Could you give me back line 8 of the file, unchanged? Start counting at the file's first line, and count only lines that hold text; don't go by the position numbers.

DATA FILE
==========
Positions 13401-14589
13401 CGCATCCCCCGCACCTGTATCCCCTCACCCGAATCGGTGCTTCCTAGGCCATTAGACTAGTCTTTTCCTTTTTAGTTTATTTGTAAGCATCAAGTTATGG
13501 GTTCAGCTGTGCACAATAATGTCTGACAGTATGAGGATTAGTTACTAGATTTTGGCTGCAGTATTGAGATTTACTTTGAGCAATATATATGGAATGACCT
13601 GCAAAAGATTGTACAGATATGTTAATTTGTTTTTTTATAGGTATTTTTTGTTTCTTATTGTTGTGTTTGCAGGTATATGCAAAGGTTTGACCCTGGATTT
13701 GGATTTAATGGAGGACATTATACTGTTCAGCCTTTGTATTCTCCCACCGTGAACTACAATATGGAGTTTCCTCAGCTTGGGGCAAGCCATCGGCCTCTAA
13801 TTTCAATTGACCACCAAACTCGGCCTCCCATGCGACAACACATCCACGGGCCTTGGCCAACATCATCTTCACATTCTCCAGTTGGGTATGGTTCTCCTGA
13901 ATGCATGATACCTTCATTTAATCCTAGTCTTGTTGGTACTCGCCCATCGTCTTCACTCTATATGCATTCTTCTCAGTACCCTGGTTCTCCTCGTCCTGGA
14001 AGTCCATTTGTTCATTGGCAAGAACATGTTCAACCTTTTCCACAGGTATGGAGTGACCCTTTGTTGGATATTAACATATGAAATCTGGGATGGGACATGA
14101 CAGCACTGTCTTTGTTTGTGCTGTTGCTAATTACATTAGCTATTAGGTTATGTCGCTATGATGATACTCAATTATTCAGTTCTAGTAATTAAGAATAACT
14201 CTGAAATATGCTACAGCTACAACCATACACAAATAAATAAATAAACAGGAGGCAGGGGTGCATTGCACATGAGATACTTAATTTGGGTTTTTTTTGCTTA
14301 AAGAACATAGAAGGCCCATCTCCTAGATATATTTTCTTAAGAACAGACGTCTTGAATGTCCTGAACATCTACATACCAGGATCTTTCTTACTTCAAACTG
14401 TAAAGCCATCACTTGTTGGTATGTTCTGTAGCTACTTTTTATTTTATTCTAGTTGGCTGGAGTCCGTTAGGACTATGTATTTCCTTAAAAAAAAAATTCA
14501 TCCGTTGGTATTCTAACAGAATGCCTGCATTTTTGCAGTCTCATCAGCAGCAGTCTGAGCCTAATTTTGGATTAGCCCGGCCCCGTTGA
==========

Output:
14001 AGTCCATTTGTTCATTGGCAAGAACATGTTCAACCTTTTCCACAGGTATGGAGTGACCCTTTGTTGGATATTAACATATGAAATCTGGGATGGGACATGA